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Topic: Arvo Pärt, anyone?

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  1. #1

    Cool Arvo Pärt, anyone?

    He's like one of those classical composers back then everyone knows, whose music is instantly identified and incomparable to anyone else. The only difference is, he lives today!

    If you're not familiar with his works, check out the following links:

    http://de.youtube.com/watch?v=c08i_9...eature=related

    http://de.youtube.com/watch?v=2Bvfr5...eature=related

    http://de.youtube.com/watch?v=vRDtrsuIEk8

    http://de.youtube.com/watch?v=k0h4uUqe8Tk

    http://de.youtube.com/watch?v=e348n6...eature=related

  2. #2

    Re: Arvo Pärt, anyone?

    After buying a few scores of him (ouch expensive stuff back in the 90s), getting 5-6 different CDs and getting a book of analysis from Oxford press, I have to say that I "got over him". I just switched styles very quickly and I was never a fan of "Gregorian Chant like" music. Not that it's that simple, or that I didn't enjoy the idea of Tintinabuly, not at all! Just that I'm not a fan anymore... Maybe it's just me...

    I'm also not enjoying Schnittke so much right now (who I picked up at the same period as Arvo).

    People change I guess.

    BTW, Lots of links in this thread: Brilliant!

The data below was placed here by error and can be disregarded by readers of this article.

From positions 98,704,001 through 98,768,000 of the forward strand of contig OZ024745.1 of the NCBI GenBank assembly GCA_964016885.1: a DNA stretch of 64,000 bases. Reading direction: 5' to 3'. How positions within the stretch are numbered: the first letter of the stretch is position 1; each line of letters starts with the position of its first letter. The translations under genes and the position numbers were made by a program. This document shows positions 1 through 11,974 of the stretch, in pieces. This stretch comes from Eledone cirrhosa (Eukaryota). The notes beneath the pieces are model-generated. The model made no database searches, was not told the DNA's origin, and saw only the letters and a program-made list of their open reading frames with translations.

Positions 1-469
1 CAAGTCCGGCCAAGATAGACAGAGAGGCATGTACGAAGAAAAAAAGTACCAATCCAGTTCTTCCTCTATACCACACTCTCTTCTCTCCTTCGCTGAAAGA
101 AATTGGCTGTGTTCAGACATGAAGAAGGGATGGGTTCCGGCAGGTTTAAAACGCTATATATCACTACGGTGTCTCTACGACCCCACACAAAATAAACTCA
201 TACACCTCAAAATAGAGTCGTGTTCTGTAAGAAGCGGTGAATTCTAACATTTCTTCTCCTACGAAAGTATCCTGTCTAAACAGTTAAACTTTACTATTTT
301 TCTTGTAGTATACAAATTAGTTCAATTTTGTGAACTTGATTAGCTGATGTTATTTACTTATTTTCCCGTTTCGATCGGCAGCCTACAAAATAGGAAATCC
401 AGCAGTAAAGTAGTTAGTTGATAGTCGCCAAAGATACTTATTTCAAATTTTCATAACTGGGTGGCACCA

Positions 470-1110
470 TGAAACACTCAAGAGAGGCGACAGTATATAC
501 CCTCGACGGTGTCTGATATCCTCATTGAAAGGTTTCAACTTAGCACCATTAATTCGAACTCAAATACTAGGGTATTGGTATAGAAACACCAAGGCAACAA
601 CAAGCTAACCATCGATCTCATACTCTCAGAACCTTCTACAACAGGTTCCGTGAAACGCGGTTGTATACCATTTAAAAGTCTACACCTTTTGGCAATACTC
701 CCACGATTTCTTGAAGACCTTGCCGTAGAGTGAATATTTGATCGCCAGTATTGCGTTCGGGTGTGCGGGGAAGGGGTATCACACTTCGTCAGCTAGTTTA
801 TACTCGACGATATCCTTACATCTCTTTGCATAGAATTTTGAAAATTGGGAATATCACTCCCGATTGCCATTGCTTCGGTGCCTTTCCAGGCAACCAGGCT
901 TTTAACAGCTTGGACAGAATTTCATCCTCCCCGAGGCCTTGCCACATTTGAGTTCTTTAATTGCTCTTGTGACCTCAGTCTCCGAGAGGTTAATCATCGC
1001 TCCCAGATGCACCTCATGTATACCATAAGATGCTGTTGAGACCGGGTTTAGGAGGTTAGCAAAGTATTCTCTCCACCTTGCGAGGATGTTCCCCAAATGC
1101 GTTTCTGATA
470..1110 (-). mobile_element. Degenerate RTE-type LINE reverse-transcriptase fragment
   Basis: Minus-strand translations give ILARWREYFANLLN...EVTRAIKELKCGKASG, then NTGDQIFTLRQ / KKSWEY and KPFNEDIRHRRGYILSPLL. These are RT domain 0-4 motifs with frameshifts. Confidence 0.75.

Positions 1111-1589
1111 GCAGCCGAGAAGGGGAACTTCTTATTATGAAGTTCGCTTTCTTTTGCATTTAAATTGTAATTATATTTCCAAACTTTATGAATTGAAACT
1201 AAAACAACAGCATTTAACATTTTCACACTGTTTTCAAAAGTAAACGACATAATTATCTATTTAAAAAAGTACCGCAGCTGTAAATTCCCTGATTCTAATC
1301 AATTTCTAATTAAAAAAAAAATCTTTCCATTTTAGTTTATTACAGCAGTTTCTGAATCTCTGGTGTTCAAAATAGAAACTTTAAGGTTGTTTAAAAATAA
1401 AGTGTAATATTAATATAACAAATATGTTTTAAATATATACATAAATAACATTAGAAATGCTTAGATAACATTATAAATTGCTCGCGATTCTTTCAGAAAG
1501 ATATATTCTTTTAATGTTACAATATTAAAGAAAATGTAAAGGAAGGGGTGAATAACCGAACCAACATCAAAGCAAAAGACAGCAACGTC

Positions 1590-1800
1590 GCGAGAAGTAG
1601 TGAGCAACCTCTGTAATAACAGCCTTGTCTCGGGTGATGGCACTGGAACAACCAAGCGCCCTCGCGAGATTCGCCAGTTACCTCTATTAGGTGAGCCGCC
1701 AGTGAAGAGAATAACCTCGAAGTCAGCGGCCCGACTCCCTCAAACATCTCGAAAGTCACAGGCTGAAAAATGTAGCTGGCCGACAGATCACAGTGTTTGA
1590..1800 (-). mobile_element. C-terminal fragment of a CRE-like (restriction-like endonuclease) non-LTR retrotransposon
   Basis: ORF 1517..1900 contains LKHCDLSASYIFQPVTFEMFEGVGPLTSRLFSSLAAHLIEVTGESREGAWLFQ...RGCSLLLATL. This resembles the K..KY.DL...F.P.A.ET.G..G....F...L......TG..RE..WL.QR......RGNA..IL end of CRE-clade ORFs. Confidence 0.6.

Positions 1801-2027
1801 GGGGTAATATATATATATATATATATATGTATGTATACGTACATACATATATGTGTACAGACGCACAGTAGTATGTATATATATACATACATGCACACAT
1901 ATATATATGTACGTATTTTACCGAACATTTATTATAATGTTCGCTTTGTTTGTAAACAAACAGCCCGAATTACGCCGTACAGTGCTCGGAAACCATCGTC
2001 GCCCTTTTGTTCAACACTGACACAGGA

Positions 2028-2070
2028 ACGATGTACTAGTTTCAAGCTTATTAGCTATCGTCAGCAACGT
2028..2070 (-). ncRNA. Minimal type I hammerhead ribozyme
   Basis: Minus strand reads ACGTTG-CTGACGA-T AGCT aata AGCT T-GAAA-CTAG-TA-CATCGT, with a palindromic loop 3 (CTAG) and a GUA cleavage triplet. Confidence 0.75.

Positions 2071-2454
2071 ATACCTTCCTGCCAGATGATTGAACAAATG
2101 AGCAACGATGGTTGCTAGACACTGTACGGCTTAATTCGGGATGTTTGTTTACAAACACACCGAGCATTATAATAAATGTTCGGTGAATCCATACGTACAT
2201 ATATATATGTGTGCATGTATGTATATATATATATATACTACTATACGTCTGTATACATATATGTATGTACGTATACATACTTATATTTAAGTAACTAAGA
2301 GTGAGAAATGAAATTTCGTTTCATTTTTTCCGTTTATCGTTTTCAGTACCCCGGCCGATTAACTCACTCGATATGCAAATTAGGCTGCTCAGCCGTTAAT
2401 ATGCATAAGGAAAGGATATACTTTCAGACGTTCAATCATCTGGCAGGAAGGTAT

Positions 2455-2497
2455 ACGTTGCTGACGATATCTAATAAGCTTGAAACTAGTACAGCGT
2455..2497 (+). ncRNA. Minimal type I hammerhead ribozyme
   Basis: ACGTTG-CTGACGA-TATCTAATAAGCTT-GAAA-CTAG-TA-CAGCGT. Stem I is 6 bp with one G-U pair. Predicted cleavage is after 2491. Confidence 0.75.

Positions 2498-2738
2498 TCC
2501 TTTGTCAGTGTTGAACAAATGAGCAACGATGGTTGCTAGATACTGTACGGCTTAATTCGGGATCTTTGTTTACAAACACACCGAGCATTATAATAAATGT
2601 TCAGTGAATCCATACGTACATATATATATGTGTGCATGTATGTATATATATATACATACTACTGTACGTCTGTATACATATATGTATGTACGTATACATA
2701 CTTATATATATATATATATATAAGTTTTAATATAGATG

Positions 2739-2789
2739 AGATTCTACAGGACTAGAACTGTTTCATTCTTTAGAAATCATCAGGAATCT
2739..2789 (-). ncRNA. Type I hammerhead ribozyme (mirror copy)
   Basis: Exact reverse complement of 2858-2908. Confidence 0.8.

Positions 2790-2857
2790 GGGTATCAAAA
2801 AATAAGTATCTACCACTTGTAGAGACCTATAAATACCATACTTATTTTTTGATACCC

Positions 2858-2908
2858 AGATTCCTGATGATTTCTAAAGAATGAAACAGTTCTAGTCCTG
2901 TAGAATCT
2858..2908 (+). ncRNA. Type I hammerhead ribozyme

3. #3
    Senior Member
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    Re: Arvo Pärt, anyone?

    Quote Originally Posted by nikolas View Post
    I have to say that I "got over him".
    I know what you mean. Times change. I think his (then) new 'simplicity', sounds maybe 'simplistic' now.

    Clever guy, though, in his own way.

  4. #4

    Re: Arvo Pärt, anyone?

    I'm in the same boat as Nikolas. I got recordings of his complete works - even all those from his Serial period - and a bunch of scores, and went Arvo Part nuts, for about a year.

    Then I found I just wasn't in the mood. I used to be a very introspective guy, with many hours a day of solitude, and Part's music was great. But now I live about 3 busy lives, and I simply can't hear anything in it anymore. There is a profound core of inner peace in his works, and you really need to have a place inside that reflects it, or the music just sounds trivial.

    Occasionally I make an attempt - last time was a ferry crossing, really early in the morning. I knew I'd be the only one who ventured out on deck, so I took my ipod, went out and faced the horizon as the sun rose, and listened to his Passio. But it didn't really do anything for me the way it did when I was a student.

    I find I've also got over Ligeti, Penderecki, Birtwistle and several others who used to really excite me.
    David

  5. #5

    Re: Arvo Pärt, anyone?

    Quote Originally Posted by Pingu View Post
    I'm in the same boat as Nikolas. I got recordings of his complete works - even all those from his Serial period - and a bunch of scores, and went Arvo Part nuts, for about a year.

    Then I found I just wasn't in the mood. I used to be a very introspective guy, with many hours a day of solitude, and Part's music was great. But now I live about 3 busy lives, and I simply can't hear anything in it anymore. There is a profound core of inner peace in his works, and you really need to have a place inside that reflects it, or the music just sounds trivial.